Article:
I surprised myself by how much I liked Quentin Tarantino’s Django Unchained, especially since I wrote recently about how he’s a director I’ve had recurring problems with. Some of them are on display throughout Django as well (it still feels a little hollow, and over the last couple of years I’ve become more sensitive to his glorification of violence.) I was even more surprised since this movie is so similar to Inglourious Basterds, a movie I didn’t particularly care for. And granted, the final thirty minutes in some sense feel redundant, like a convenient way to further the historical revisionist theme, but until then it is packed with memorable performances from Jamie Foxx, Christoph Waltz, Leonardo DiCaprio and Samuel L. Jackson, and script that sparkles with vintage Tarantino one-liners. And I suppose you need that to bring out the real villain of the piece. If this is minor Tarantino, it probably has more to do with Tarantino not being quite the Great Director he’s been made out to be, than the relative merits of Django Unchained.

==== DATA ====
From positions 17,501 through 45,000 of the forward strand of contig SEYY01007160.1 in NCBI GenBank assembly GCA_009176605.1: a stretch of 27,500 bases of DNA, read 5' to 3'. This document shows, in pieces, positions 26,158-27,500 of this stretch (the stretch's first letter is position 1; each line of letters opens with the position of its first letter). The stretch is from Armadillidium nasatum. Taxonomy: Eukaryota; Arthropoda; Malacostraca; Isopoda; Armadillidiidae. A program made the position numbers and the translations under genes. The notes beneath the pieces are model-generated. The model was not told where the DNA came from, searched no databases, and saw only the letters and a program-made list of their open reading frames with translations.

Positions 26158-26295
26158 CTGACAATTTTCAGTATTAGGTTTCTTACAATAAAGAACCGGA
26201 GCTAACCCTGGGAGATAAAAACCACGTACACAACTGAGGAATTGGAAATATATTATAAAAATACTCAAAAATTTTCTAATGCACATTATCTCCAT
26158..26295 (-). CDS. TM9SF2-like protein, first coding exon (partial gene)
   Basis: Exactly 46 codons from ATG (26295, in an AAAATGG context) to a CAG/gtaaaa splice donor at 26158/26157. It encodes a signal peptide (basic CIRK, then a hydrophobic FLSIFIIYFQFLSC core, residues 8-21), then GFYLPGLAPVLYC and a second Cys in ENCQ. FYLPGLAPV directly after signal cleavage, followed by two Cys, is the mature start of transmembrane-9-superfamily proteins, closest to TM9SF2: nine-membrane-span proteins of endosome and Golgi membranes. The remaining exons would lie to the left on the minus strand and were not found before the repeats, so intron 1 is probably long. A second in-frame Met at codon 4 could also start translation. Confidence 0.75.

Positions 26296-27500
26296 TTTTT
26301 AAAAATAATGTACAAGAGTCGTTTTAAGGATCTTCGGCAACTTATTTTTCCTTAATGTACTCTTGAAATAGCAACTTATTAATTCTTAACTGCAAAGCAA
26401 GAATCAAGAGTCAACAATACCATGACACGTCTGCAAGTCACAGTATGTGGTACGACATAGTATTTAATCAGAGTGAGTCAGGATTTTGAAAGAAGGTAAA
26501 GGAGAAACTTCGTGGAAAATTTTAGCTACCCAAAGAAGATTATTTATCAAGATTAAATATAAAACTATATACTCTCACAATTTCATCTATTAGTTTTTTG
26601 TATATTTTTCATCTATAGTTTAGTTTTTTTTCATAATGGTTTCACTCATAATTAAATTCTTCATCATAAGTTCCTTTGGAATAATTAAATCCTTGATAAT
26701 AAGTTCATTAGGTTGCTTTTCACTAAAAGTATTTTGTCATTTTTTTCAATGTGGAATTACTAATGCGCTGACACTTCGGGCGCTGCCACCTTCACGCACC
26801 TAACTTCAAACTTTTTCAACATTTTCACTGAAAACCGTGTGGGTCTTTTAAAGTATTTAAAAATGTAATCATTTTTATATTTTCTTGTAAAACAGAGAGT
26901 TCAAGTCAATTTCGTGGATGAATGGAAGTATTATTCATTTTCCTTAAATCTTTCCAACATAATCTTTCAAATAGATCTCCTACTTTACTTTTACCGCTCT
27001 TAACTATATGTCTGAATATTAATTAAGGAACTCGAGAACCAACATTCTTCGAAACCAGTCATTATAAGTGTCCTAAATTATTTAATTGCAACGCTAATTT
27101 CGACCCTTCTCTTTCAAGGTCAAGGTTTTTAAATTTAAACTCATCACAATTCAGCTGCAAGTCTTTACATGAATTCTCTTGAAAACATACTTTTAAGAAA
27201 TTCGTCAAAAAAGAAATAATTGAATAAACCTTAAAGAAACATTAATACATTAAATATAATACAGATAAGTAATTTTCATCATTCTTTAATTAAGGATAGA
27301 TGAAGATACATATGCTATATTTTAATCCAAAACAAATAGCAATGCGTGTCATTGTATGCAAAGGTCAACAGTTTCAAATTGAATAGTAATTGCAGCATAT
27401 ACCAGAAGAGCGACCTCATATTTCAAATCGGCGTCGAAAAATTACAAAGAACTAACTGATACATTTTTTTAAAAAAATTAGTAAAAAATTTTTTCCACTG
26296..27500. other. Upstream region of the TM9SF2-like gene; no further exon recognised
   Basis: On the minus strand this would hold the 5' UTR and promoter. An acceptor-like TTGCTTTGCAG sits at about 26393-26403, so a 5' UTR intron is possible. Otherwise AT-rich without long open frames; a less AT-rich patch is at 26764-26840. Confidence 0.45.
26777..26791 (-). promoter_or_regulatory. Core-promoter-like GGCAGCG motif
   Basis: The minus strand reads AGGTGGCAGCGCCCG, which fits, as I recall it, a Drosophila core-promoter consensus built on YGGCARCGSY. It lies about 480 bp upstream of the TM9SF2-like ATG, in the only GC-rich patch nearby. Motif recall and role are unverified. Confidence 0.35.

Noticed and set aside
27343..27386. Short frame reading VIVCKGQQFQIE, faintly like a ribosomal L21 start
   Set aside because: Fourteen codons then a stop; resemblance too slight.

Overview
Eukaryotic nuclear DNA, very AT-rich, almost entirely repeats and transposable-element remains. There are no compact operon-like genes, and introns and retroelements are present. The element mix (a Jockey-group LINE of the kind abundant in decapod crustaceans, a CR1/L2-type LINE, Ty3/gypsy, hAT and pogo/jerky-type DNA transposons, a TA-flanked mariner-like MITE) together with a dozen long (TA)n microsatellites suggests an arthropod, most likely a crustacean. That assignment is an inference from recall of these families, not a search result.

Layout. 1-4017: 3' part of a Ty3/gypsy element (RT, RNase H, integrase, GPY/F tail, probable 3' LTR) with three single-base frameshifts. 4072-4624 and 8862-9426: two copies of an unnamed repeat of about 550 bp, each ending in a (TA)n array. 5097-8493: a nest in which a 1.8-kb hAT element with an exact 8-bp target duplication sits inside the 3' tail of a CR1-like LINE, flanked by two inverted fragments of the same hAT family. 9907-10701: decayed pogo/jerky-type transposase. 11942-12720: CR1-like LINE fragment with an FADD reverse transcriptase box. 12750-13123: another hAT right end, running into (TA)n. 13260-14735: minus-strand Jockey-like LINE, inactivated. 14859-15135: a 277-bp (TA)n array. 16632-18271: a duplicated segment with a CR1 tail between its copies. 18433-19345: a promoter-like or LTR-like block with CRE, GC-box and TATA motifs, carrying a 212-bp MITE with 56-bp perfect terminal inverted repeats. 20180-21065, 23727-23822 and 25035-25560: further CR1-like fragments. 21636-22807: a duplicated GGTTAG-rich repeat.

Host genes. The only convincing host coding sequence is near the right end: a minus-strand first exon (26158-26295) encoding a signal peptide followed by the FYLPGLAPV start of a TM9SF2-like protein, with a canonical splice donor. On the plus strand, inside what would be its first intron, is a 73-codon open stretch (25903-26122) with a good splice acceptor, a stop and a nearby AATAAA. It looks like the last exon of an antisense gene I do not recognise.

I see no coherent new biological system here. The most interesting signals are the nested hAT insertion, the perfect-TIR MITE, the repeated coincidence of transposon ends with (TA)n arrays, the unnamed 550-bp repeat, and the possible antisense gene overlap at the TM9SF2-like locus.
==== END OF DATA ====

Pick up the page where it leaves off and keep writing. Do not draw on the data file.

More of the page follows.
Which brings us to four movies in this field that I think didn’t quite fulfill their potential. I don’t mean to imply that they are failures (three of them aren’t), but they all disappointed me in some way. As for Ang Lee’s Life of Pi, I can certainly see that it’s an impressive film, if to me mostly in the technical sense. The visual effects here have to be some of the best ever made, and brought me into the movie’s wonderful, sea-bound middle section, during which it even gained some existential heft. However, I think the first and final third of the movie undermined much of that; the beginning for being so slow in its setup and a little cheap in its attempts at a lighter mood, and the ending in its on-the-nose way of tying it all together, and the metaphysical speechifying. Also, I reached a limit where the wide-eyed magical realism started to bore me, even in the middle section. Life of Pi, based on a supposedly “unfilmable” book, certainly is an achievement. I’m just not sure if it belongs in this company as a film for the ages. I’m fine with it getting a nomination, though.